Family Matters Really Matter

Family Matters Really Matter

I am the youngest of 5 children by many years. My oldest sibling is 15 years older than I am. My closest sibling in age is 7 years older.

Angela Hayes Consequently, all but one of my brothers and sisters were in college just as I was starting kindergarten. One result of this was that my siblings tended to see me as a child even when I was in my 40s and 50s. Until fairly recently, they would ask me to step out of the room if they were going to swear. That’s a ridiculous notion for many reasons, but just one is that I worked as a therapist for 10 years and in other jobs where, at this point, I can say that there is absolutely nothing I haven’t seen and/or heard.

They have seen me differently in the last couple of years, mostly because as they are getting older there are difficult and emotional decisions to be made. For example, we lost my oldest brother to cancer last year. He was fourteen years older than I am. There was understandably a lot of upheaval at all levels of our family and extended family during the time of his illness, his passing, and the aftermath. Although I was close to my brother, I had no memories of him as a child, adolescent, or even young adult. Consequently, my siblings, who did have all these memories and connections had a very difficult time from the time of his diagnosis to his death two months later. They seemed “frozen” in many ways. Even my oldest sister who has always been the designated person in charge seemed unable to function. She was only ten months older than my brother, so they have always been very close.

I decided to use my knowledge of Resilient Leadership to help guide my family through this very difficult time.

I was the one who stayed in contact with all family members about what was happening, organized aspects of care for him and his family, stepped in to talk to doctors on behalf of my sister-in-law, and helped her and my brother make end of life decisions. There was also a great deal of infighting about whether to tell my 95-year-old mother what was happening. My two sisters-in-law had not seen her for a long time (due to Covid restrictions) and had no idea how much she had deteriorated cognitively. Both insisted (in ways that my two older sisters found offensive) that she be told immediately. I talked with each person separately and got everyone to agree that we would consult a specialist at my mother’s care home to decide if she should be told. We all agreed to abide by that decision. I also worked with my siblings to create a shared eulogy and worked with friends of my brother in Washington State to create a Zoom room so that the rest of the family could “be present” for the funeral. One of my brother’s last wishes was that we do not travel to his funeral because the Covid rate was very high in that area.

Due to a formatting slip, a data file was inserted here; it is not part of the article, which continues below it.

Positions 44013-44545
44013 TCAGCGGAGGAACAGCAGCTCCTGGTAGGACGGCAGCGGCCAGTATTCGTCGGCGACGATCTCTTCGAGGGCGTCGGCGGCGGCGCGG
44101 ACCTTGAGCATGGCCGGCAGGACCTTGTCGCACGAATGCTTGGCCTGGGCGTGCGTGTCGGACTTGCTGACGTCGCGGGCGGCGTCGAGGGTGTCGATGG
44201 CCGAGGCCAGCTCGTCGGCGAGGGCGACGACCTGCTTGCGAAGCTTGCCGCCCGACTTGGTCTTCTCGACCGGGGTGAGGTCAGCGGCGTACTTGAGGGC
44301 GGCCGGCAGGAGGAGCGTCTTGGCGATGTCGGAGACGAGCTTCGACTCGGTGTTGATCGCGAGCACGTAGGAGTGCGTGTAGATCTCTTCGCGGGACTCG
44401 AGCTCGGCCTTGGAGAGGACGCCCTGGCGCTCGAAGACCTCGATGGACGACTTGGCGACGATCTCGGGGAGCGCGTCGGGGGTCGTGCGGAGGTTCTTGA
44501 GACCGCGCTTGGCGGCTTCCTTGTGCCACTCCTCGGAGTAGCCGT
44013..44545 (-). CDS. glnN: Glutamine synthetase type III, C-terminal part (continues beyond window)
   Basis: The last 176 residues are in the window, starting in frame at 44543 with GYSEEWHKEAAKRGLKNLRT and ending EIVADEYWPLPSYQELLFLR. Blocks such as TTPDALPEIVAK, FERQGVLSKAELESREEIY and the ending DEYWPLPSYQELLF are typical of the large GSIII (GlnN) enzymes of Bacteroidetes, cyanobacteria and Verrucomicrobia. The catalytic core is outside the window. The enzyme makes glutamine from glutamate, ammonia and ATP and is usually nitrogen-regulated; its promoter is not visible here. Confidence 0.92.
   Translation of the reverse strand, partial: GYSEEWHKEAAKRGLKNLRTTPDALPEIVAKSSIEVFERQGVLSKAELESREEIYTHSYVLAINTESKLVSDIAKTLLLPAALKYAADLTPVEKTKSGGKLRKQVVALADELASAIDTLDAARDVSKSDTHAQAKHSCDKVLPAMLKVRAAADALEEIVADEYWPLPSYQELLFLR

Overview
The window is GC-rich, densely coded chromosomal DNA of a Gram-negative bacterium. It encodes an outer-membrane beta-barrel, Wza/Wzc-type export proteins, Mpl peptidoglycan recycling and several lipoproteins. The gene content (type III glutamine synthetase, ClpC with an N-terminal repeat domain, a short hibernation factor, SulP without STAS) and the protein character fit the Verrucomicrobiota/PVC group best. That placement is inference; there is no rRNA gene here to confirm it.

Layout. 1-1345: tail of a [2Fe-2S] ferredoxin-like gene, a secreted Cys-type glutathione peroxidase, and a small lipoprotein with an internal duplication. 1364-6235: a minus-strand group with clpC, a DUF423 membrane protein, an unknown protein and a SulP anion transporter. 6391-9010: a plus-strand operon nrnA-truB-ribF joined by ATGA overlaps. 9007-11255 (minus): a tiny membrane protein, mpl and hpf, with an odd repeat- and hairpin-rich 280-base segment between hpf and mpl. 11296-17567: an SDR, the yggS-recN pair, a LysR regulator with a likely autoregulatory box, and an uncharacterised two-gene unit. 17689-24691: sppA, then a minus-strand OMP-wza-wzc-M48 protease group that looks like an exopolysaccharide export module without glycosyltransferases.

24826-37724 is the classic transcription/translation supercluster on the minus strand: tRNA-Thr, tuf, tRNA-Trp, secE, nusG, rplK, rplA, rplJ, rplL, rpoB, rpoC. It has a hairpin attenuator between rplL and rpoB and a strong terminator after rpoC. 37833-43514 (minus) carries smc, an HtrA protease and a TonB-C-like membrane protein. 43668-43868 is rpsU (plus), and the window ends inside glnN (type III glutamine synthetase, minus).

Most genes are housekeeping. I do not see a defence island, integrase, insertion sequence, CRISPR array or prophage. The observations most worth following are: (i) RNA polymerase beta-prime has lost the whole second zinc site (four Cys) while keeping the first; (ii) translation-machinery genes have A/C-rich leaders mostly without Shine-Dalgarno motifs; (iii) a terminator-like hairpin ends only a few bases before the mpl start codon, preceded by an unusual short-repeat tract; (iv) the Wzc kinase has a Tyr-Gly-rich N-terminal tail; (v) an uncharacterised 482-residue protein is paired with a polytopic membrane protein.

I firmly believe that my Resilient Leadership training is what allowed me to effectively take the lead for my family during this time. I stayed calm and acted as a step-down transformer no matter who was yelling what. I stayed connected by listening intensely to each person and taking the actionable pieces of what each family member was saying to incorporate it into our plans. I maintained a healthy level of self-differentiation when dealing with triangles, connected people to talk to each other directly instead of venting to me or others, stayed the course in terms of what I knew my brother wanted, and was also able to lead the efforts with the conviction of what was right for my brother, his family, and his family of origin.

I learned a lot during this very difficult time as I watched the principles of Resilient Leadership in action. I have to say that, as much as I deeply believe in these concepts, I was still surprised at how well they worked in such trying circumstances. I’ve continued to rely on these concepts and practices to navigate relationships within my family. We’ve experienced some additional difficult times since my brother’s death. It’s clear that my family “sees” me differently. I tend to be the first one someone calls now, instead of the last one to know because they want to protect their little sister.

Angela Hayes

Angela Hayes
To learn more about Resilient Leadership concepts and resources or to explore opportunities for Resilient Leadership Coaching or Training contact Angela at

Associate Director, Alumni and Online Career Engagement
Career EducationLeadership Team
(970) 491-5494

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